The term manuscript can refer to a wide variety of physical objects - for example, a number of quite disparate items may be bound together and re-foliated, so requiring descriptions for an item as a whole as well as each of its components. The <mssStmt> may be repeated and nested to allow close modelling of these often complicated structures: in the case of the above example,one <mssStmt> may be used to describe features common to all parts of the manuscript, and further <mssStmt> elements within this parent may cover features applicable to each component. Subsidiary <mssStmt>s need only record those features by which a component differs from the whole item of which it forms a part: if nothing is noted, those values declared in the parent <mssStmt> are inherited by its children.
The <mssStmt> contains most of the new elements added to the TEI: its major constituents are as follows:-
Further elements provide for descriptions of the script used (with links via a hand attribute to information on scribes and handwriting styles enumerated in the <handlist> element within the TEI header's <profiledesc>), of rubrication, of the binding, and of secundo folio.
Provenance information for an entire manuscript or a constituent part is contained within a repeatable <provenance> element. If more than one of these is present, a containing <listProvenance> element can be used to group them together (on the model of <bibl> and <listbibl> in the standard TEI guidelines).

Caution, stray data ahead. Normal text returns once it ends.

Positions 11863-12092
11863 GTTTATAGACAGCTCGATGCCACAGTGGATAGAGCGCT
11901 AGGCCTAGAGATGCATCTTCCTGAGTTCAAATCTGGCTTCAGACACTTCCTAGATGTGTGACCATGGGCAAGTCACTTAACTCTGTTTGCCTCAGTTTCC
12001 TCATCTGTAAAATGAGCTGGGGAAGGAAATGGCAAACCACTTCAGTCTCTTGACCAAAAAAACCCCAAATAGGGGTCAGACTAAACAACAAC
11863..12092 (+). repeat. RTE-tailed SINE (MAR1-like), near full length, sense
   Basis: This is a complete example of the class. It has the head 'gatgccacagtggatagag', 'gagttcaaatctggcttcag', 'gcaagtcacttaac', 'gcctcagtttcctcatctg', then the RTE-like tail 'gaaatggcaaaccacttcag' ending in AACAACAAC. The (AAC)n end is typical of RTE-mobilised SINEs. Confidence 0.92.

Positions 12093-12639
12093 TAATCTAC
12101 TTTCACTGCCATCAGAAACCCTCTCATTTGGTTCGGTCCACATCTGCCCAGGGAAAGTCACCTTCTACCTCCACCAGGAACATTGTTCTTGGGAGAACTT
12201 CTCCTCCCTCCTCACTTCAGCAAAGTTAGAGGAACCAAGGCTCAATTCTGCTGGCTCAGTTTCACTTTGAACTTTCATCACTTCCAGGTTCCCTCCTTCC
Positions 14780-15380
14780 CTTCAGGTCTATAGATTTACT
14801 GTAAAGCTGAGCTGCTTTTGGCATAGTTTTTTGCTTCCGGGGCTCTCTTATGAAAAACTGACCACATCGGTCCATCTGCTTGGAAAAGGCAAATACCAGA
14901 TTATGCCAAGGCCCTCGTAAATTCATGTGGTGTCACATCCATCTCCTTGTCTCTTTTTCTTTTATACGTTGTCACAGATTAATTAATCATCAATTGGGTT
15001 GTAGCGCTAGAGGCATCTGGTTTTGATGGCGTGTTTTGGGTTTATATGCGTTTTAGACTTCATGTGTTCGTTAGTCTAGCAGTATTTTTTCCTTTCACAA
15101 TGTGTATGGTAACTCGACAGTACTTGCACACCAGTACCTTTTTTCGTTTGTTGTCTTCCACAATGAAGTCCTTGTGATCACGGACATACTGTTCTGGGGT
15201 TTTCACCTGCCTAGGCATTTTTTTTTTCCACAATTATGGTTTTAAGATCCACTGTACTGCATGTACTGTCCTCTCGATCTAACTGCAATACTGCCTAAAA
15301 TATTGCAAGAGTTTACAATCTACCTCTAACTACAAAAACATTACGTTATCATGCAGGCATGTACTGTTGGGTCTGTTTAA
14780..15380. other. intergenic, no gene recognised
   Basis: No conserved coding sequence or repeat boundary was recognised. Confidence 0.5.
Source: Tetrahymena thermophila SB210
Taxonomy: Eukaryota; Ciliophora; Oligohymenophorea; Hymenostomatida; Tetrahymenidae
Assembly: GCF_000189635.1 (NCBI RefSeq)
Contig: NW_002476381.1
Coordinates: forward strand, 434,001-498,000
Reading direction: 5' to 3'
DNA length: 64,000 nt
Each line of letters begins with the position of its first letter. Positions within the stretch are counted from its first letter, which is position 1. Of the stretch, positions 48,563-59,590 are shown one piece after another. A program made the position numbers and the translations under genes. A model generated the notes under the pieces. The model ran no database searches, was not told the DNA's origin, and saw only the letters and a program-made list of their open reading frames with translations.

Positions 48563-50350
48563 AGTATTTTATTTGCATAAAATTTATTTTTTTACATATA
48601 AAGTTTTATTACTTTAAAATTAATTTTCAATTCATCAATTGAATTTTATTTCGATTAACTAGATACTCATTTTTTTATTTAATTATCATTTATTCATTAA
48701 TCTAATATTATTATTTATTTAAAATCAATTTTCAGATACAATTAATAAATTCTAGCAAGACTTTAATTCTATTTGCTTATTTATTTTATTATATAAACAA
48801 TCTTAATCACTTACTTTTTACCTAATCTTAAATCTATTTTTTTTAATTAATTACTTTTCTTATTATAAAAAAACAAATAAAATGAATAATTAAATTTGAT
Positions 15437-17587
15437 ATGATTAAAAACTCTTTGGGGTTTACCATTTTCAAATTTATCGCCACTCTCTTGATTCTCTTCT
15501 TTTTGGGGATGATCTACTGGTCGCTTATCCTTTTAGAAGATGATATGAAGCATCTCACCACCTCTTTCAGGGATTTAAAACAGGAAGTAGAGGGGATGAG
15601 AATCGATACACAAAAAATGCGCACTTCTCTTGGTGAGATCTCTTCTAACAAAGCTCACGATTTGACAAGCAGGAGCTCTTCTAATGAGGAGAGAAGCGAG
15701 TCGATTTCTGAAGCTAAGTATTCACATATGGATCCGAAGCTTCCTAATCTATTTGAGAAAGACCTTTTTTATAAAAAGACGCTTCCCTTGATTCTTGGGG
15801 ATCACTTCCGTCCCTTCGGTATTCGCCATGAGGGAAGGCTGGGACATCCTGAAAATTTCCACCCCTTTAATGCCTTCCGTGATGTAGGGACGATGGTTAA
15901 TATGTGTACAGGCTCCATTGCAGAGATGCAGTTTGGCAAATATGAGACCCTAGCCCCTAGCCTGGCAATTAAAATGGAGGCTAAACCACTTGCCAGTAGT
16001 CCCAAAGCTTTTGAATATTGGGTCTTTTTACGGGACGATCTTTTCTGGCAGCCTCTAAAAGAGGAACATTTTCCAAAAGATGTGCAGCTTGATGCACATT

In addition to the new <mssStmt> element, some further modifications have been made to the TEI DTD to incorporate important information that can be used in both the catalogue description and transcribed text. The <bibl> element has been extended to include elements to mark up the name of a repository, the place of origin of a manuscript and the collection to which it belongs. New phrase-level elements <incipit>, <explicit>, <colophon>, or <heading> have been added to allow the mark-up of the corresponding features within the header or main text. These are particularly useful for the creation of indices of incipits etc. A new phrase-level element, <iconTerm>, is used, primarily within the <decoration> sub-elements, to describe iconographic subjects, and includes an optional alphanumeric Iconclass code ( ICONCLASS Research and Development Group 1997) . A <summary> sub-element is available for inclusion in all <div> elements to incorporate an abstract of their contents compiled by the cataloguer.
An additional global range attribute is defined, which can be used to specify the physical span of pages or folios covered by a given element. The <summary> element, for instance, uses this attribute to indicate the span of folios represented by the division, without the need to explicitly mark them in the text with <milestone> tags. In the description of collation, this attribute can be used to record the range of folios covered by a single quire sequence, or a larger grouping of these sequences. Within the <miniatures> sub-element of <decoration>, it is used to indicate the position of each miniature by its folio reference.
In section 12 below, we supply a fuller technical description of these extensions, including examples of their proposed use.